I would love to know how you think the actual process of selling – closing the deal has been changed.

  4. Hi Flyn: thanks for your questions. Writer Denis Diderot said “All things must be examined, debated, investigated without exception and without regard for anyone’s feelings.” Similarly, I appreciate your challenging the ideas in this blog.

    Ever since I’ve worked in the selling field (over twenty years) we’ve approached selling problems in a fundamentally consistent way:

    “Find out the pain points.”
    “Learn what keeps the customer up at night.”
    “It’s about finding problems, and providing solutions for them.”

    Good advice that works–but not always. When I review my own wins and losses, and consider the ones that I’ve analyzed for others, I’ve learned that many selling activities fail on not clearly understanding the buying process–more accurately, not understanding the social networks that facilitate buying processes. To address your point, I’m not changing the buying team to a network, the buying team is a network. Usually, though, we’re only asking “how does the buying process work?” –which is only part of the question. The answers were getting back (if any) leave us shortchanged sales-wise.

    If we’re looking at the sales process through a solve-the-problem-first lens, we subordinate a key question that must be addressed “how does the target organization transfer value internally and externally?” Answering that question requires thinking about people and their social connections–not just processes and technology. I’ve stubbed my toes on more sales opportunities in which I got around to asking that question late in the sales process. More than anything else, I view Sales 2.0, or social selling, as an approach that gives primacy to understanding valuable social links in an organization, and then learning about what types of business opportunities are being discussed in those communications.

    That’s a fundamentally different view than the more traditional approach of “find out what keeps the customer up at night,” followed by “how do they buy?” In that sense, “farmers” who understand their prospect’s buying networks will fare better than the problem-focused “hunters,” who constantly struggle to “get in front of a decision maker.” But maintaining an “individual contributor” mentality won’t help either succeed. Social selling is about collaboration.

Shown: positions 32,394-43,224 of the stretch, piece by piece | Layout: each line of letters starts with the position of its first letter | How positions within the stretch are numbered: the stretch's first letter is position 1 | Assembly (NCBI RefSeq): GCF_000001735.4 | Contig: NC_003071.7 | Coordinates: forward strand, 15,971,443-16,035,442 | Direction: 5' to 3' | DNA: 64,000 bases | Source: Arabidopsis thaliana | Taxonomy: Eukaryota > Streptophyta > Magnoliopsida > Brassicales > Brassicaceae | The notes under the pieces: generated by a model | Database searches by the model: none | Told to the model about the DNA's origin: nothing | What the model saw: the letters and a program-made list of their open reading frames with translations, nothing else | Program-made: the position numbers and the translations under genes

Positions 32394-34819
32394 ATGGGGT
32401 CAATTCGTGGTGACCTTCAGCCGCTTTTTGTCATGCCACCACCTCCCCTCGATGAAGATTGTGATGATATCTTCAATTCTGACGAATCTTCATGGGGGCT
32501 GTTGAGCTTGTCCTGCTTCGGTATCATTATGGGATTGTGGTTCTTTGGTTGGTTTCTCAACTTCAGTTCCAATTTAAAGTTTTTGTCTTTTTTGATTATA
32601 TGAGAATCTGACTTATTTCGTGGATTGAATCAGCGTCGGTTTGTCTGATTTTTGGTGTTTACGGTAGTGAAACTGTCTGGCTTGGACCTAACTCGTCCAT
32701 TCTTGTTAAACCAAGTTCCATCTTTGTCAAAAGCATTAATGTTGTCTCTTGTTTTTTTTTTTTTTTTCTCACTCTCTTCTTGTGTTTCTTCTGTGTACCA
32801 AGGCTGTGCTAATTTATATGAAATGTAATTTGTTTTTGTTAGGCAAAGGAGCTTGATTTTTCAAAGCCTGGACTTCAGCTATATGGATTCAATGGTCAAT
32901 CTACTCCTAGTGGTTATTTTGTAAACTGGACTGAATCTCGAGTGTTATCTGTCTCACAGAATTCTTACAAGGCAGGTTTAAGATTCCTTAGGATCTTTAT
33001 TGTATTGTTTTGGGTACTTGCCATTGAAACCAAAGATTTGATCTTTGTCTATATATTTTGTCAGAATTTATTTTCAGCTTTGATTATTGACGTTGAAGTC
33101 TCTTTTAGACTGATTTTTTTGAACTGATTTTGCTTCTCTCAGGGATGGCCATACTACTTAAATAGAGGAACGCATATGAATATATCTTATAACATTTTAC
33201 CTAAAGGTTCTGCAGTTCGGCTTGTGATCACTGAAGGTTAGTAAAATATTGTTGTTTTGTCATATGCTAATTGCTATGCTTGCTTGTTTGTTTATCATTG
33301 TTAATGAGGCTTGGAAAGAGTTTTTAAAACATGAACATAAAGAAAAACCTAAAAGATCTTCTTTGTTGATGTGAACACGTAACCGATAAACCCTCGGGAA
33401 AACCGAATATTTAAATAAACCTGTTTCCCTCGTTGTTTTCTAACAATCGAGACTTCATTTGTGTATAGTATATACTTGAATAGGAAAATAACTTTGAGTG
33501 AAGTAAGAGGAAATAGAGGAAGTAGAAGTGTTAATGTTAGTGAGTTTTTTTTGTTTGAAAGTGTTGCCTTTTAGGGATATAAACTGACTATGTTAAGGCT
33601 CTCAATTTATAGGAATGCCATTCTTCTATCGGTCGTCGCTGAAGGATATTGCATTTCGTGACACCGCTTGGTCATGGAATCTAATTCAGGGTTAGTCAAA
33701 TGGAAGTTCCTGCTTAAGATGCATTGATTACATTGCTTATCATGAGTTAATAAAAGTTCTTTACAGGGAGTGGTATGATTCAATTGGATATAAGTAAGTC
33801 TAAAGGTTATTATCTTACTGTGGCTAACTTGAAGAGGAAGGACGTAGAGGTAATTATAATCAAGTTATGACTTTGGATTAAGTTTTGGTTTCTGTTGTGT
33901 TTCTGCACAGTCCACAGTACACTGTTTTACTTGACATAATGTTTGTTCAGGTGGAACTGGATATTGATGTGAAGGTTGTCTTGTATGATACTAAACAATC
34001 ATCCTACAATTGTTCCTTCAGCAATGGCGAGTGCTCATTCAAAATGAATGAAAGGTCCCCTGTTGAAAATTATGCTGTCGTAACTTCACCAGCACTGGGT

5. The network part sounds a lot more like lead generation to me than it does Sales. A complex sales process and relationship isn’t going to change too much in my opinion. Sure, we’ll have new tools to engage. But, who’s going to give up that personal touch for something less tangible? A company that already operates in a customer-centric way already gets it and always has. It works. What is it exactly that’s going to change for them, a successful customer-centric business?

    This Social stuff…is it here and have things changed, or are we just speculating because of all the hype and related investment capital (in the hype)? Honestly, I’ve been trying to see it but I talk to sales people all the time and the topic isn’t coming up except in blogs; including mine 🙂

    Mike Boysen
    Effective CRM

  6. Personally, I believe that the article is looking at the diversity of information that is required by the sales force today, since the amount of product diversity has narrowed significantly. Like it or not the consumer is much more savy- and has less channeled and organized streams of product comparison. This makes it much harder for either the Farmer or Hunter to go after the order. It is an entire company function to place themselves in the right position to sell now a days. There has to be much more coordination between sales team members, customer support networks AND marketing in order to sell. It’s not just the job of the salesman to get the order- It’s the companies responsibility to position the company and coordinate the sale, much more than ever before.

    Thats at least what I took away from it…:)